The applied strategy yielded a total of 1648 journal articles. The majority of the retrieved articles were research articles (n=1393; 84.53%) followed by review articles (n=141; 8.56%), letters (n=52; 3.16%), conference papers (n=26; 1.58%), notes (n=13; 0.79%), short surveys (n=12; 0.73%), articles in press (n=7; 0.42%), and editorials (4; 0.24%). Retrieved articles were written in 16 different languages, mainly English (n=1489; 90.35%) followed by Chinese (n=49; 2.97%), Spanish (n=25; 1.52%), and Japanese (n=22; 1.33%). Retrieved articles received a total number of citations of 33,719, an average of 35.49 citations per article. The h-index of the retrieved articles was 110. A total of 1493 (90.59%) were cited at least once while the remaining 155 (9.41%) articles were not cited at all. A total of 339 (20.57%) articles were cited at least 50 times. The top five cited articles on triazole resistance were published in Antimicrobial Agents and Chemotherapy (737, 591, and 414 citations, respectively), American Journal of Medicine (568 citations), and Journal of Hospital Infection (463 citations).

Growth of publications

Annual growth of triazole resistance showed an increasing pattern in the 1990s followed by a fluctuating steady state for almost one decade, and then a dramatic increase was observed in the last few years. Figure 1 shows the annual growth pattern of publications on triazole resistance. The highest number of publications was seen in 2015, totaling 163 publications. The oldest article on triazole resistance was published in 1984, with the following title “Azole resistance in Candida albicans” in the journal Medical Mycology.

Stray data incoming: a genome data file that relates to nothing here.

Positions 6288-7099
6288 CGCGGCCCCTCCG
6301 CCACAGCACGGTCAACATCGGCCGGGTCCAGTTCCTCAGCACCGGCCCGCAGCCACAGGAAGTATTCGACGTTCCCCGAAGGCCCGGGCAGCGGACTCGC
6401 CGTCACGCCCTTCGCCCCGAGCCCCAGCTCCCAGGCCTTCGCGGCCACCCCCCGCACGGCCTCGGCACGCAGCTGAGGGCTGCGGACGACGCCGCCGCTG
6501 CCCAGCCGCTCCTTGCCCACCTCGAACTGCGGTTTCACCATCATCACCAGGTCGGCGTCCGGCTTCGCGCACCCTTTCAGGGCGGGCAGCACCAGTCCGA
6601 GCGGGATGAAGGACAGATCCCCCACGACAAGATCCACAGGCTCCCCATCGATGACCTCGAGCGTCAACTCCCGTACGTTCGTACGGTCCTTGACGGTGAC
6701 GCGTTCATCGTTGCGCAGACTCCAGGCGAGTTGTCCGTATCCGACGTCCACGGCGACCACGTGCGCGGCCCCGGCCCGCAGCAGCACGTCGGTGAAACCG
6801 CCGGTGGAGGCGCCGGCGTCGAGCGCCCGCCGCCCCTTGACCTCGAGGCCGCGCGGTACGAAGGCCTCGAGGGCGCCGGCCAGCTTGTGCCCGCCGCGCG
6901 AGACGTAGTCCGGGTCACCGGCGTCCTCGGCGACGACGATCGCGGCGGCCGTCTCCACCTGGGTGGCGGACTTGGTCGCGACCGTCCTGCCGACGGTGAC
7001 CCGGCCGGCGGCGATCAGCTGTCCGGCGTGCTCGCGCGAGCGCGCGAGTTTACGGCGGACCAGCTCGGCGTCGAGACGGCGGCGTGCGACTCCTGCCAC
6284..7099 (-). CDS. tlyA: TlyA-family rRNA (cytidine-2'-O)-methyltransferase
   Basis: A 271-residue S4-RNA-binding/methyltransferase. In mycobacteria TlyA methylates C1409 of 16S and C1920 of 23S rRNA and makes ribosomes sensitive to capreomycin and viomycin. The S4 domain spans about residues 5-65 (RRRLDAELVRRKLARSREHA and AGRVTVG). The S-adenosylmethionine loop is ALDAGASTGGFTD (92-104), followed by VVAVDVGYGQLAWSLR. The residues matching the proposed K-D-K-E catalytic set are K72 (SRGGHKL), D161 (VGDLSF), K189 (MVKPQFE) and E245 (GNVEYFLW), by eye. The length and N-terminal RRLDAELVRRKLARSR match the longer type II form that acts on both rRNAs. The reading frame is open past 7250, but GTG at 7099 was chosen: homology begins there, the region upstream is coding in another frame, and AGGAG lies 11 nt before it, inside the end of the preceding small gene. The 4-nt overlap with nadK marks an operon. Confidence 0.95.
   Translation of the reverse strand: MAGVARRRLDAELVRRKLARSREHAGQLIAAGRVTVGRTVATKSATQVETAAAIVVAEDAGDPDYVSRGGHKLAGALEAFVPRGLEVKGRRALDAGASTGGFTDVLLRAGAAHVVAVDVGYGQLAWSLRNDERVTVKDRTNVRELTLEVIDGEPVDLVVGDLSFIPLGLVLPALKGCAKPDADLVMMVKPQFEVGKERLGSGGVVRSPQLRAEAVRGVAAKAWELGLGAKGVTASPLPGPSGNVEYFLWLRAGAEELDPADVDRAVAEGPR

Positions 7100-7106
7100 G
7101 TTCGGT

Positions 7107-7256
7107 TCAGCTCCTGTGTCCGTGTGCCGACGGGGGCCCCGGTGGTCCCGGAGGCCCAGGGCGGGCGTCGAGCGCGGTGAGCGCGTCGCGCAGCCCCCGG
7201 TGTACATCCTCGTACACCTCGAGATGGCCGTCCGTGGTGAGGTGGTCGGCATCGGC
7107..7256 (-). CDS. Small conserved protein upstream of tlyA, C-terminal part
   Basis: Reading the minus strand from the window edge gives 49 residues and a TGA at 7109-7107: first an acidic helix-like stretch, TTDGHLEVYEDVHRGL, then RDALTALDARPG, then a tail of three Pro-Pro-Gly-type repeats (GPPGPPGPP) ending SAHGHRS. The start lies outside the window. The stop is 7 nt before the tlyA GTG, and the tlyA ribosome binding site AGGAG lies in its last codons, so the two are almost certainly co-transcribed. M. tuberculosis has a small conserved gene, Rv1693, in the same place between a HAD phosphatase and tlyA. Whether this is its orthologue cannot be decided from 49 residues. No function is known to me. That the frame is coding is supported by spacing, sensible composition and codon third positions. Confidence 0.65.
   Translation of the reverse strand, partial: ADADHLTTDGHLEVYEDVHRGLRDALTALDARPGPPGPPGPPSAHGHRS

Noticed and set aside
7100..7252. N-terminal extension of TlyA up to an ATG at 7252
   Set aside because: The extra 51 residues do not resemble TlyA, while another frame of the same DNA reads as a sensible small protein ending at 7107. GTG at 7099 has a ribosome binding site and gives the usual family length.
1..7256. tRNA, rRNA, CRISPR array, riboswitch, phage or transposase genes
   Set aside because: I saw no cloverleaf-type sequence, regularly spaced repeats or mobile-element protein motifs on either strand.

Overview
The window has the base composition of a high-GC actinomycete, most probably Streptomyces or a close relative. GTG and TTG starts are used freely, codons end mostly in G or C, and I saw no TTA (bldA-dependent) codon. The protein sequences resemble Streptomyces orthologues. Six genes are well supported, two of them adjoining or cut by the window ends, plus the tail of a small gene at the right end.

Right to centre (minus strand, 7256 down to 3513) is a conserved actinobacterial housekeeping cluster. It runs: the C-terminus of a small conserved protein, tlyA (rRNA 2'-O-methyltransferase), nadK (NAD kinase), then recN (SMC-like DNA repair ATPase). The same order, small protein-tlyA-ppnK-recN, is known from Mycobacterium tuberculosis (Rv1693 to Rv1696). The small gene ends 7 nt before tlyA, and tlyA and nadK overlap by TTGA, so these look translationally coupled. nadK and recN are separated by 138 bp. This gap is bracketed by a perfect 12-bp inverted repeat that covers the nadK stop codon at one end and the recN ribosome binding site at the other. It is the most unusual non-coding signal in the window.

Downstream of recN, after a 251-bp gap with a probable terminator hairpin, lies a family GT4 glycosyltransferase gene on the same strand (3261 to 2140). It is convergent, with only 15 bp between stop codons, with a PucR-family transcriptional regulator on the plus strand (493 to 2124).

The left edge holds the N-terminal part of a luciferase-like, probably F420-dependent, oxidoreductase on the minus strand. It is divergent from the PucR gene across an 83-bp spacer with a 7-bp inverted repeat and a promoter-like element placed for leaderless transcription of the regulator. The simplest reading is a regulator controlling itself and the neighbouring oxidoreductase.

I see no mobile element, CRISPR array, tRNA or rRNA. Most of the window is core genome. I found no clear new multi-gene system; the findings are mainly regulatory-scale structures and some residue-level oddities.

Figure 1.
Annual growth of publications on triazole resistance in general and in Candida and Aspergillus species in particular

Resistance-related publication on Candida versus Aspergillus species

The annual growth of publications on triazole resistance in Candida species was almost parallel to the growth of total publications (Figure 1). However, growth of publications on triazole resistance in Aspergillus species started after 2008 and showed an increasing pattern similar to that in Candida species in the last few years of the study. The sum of publications on Candida and Aspergillus is almost equal to the total publications across the study span. The difference between the sum of publications on either Candida or Aspergillus species on the one hand and total publications on the other hand is due to publications not related to either Candida or Aspergillus species.

Active countries, institutions, and journals

The top ten active countries in publishing about triazole resistance are shown in Table 1. The United States of America (n=446; 27.06%) ranked first in productivity followed by the United Kingdom (UK) (n=176; 10.68%), and China (n=133; 8.07%). The list of active countries represents four different world regions: northern and southern America, Europe, and Asia. International collaboration analysis for active countries using the VOSviewer technique showed that there were three clusters of international collaboration: (1) the red cluster which included the USA, Netherlands, India, China, Canada, Japan, and Brazil; (2) the green cluster which included UK, France, Belgium, Italy, Poland, and Switzerland; (3) the blue cluster which included Germany, Spain and Austria (Figure 2).

Figure 2.
Network visualization map of international collaboration among countries with a minimum of 20 publications on triazole resistance. Lines connecting countries are indicative of collaboration. Thicker lines indicate stronger collaborations. Countries represented ...
Table 1.